A photo blog of world events by Sacbee.com Assistant Director of Multimedia Tim Reese.
Subscribe to feed Subscribe to this blog's feed
May 18, 2010
Deadly mayhem grips Bangkok
BANGKOK (AP) -- The Thai government rejected a proposal Tuesday for peace talks with leaders of the Red Shirt protesters to end the deadly mayhem gripping Bangkok, saying negotiations cannot start until the demonstrators disperse. The decision set back hopes of stemming the crisis after six days of violence that has left 38 people dead and destabilized a country once regarded as one of Southeast Asia's strongest democracies. Thousands of anti-government Red Shirts, many rural poor, remain camped behind barricades to press their demand for quick national elections. Their sympathizers battled soldiers in nearby streets. (29 images)

Follow The Frame on Twitter at sacbee_theframe

An anti-government protester 'Red Shirt' throws a tire toward a burning truck as the violence in central Bangkok continues on May 16, 2010 in Bangkok, Thailand. So far at least 154 have been injured and over 20 killed in the clashes as the military and the government launched an operation to disperse anti-government protesters who have closed parts of the city for two months. A state of emergency is in effect that spreads to 17 provinces in the country. The Thai army declared certain protest areas where clashes are taking place as a "Live Fire Zone." Getty Images / Athit Perawongmetha


red_shirt02.jpg
An anti-government protester fires a firecracker loaded in a slingshot at Thai military forces during street clashes as the violence in central part of the city escalates on May 15, 2010 in Bangkok, Thailand. Getty Images / Andy Nelson



red_shirt03.jpg
A Red Shirt anti-government protester lights a firework on his sling-shot on the Rama 4 road in Bangkok on May 18, 2010. The Thai government said there would be no negotiations with protesters in the capital until they end their crippling rally, after a Senate offer to mediate crisis talks. AFP / Getty Images / Manan Vatsyayana



red_shirt04.jpg
An anti-government protester 'Red Shirt' kneels down as he runs away from the gunfire as the violence in central Bangkok continues on May 16, 2010 in Bangkok, Thailand. Getty Images / Athit Perawongmetha



red_shirt05.jpg
A red shirt anti-government protester receives help from others after being shot in the head as the violence in central Bangkok continues on May 17, 2010 in Bangkok, Thailand. Getty Images / Athit Perawongmetha



red_shirt06.jpg
A Red Shirt anti-government protester fires a sling-shot towards security officers on the Rama 4 road in Bangkok on May 18, 2010. AFP / Getty Images / Manan Vatsyayana



red_shirt07.jpg
A protester shouts in the direction of soldiers manning a post, using a plastic road divider, as other look on, in Bangkok, Thailand,Tuesday, May 18, 2010. AP / Manish Swarup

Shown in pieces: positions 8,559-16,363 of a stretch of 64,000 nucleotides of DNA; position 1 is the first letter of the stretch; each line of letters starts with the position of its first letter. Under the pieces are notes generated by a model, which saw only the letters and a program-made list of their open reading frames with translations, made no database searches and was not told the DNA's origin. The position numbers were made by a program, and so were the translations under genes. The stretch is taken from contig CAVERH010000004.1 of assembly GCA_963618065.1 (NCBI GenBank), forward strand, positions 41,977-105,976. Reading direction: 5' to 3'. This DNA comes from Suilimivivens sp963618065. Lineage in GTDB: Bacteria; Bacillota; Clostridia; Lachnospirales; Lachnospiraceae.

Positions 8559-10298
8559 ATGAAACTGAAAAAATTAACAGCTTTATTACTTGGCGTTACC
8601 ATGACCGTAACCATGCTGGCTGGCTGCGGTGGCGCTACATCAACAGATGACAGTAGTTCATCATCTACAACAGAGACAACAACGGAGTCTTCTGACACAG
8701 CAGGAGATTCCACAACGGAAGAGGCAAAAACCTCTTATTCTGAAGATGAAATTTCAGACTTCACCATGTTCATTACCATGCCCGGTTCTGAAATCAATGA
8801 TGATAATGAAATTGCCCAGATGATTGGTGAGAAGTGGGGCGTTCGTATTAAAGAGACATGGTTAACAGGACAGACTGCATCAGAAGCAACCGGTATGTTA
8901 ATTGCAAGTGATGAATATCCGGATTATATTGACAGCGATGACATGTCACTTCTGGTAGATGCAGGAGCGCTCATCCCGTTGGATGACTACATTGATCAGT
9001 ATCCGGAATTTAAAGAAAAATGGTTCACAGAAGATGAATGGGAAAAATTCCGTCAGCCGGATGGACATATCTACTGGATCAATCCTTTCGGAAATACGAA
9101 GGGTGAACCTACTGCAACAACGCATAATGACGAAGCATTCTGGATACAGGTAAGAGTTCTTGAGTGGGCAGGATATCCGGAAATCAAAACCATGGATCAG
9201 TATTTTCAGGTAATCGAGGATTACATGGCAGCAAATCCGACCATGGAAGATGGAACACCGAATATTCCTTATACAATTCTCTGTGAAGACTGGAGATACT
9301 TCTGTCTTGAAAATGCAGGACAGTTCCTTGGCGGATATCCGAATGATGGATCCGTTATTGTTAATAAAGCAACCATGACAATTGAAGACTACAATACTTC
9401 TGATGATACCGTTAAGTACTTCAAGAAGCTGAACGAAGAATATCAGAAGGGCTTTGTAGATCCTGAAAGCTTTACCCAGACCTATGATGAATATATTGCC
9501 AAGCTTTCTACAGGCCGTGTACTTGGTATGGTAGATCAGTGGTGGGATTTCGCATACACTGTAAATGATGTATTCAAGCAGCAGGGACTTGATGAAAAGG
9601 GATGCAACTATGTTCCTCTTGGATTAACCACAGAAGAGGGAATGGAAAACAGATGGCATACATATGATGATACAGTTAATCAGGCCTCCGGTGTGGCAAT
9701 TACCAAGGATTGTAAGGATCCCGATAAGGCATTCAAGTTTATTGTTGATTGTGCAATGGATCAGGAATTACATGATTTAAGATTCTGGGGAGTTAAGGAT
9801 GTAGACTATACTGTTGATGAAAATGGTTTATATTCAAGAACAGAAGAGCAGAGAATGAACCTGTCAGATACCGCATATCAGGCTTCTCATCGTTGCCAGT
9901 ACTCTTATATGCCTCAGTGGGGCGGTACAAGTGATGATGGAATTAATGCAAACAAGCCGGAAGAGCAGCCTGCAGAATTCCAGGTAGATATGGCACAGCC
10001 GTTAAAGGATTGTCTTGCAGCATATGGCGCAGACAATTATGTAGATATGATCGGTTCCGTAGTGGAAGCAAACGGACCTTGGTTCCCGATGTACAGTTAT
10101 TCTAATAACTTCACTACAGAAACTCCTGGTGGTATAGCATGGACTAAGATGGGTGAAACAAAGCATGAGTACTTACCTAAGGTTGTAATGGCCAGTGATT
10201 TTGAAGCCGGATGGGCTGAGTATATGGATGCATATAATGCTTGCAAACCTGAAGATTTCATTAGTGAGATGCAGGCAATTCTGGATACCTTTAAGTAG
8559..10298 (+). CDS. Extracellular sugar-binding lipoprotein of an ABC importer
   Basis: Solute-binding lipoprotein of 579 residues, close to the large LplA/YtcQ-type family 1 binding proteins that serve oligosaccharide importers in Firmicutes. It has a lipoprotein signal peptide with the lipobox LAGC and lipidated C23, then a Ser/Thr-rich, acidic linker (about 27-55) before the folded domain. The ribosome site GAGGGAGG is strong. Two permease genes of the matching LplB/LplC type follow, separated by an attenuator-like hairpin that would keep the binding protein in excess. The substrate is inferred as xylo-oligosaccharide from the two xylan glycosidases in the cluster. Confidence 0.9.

red_shirt08.jpg
An anti-government protester fires a slingshot at Thai soldiers on Sunday May 16, 2010 in Bangkok, Thailand. The country imposed a curfew Sunday and sent Red Cross workers to evacuate women and children from Bangkok's deadly protest zone. AP / Vincent Yu



red_shirt09.jpg
Anti-government protesters take cover as others run out during a standoff with Thai soldiers at an intersection on Saturday May 15, 2010 in Bangkok, Thailand. AP / Wong Maye-E



red_shirt10.jpg
A Thai anti-government red shirt protester throws wood onto a fire on a major Bangkok street as clashes continued on May 17, 2010 in Bangkok, Thailand. Getty Images



red_shirt11.jpg
An anti-government protester composes himself after witnessing a man being shot on Saturday May 15, 2010 in Bangkok, Thailand. AP / Wong Maye-E



red_shirt13.jpg
Local Thais watch anti-government protesters from a behind a barricade at a stand off with Thai military, Sunday, May 16, 2010 in Bangkok, Thailand. AP / Wally Santana



red_shirt14.jpg
A Thai anti-government red shirt protester sleeps at a barricade as violence continued on May 17, 2010 in Bangkok, Thailand. Getty Images



red_shirt15.jpg
A broken window in a burned out shop is seen as a redshirt protester runs by as violence continues on May 16, 2010 in Bangkok, Thailand. Getty Images / Paula Bronstein



red_shirt16.jpg
An anti-government protester 'Red Shirt' throws a molotov cocktail toward Thai security forces as the violence in central Bangkok continues on May 16, 2010 in Bangkok, Thailand. Getty Images / Athit Perawongmetha



red_shirt17.jpg
Anti-government protester 'Red Shirt' fires a homemade fire cracker toward Thai security forces as the violence in central Bangkok continues on May 16, 2010 in Bangkok, Thailand. Getty Images / Athit Perawongmetha



red_shirt18.jpg
Thai demonstrators use an improvised passage to move from street to street in an area of clashes with the army in downtown Bangkok on May 18, 2010. AFP / Getty Images / Pedro Ugarte



red_shirt19.jpg
A Red Shirt anti-government protester uses binoculars to look at soldiers on the Rama 4 road in Bangkok on May 18, 2010. AFP / Getty Images / Manan Vatsyayana



red_shirt20.jpg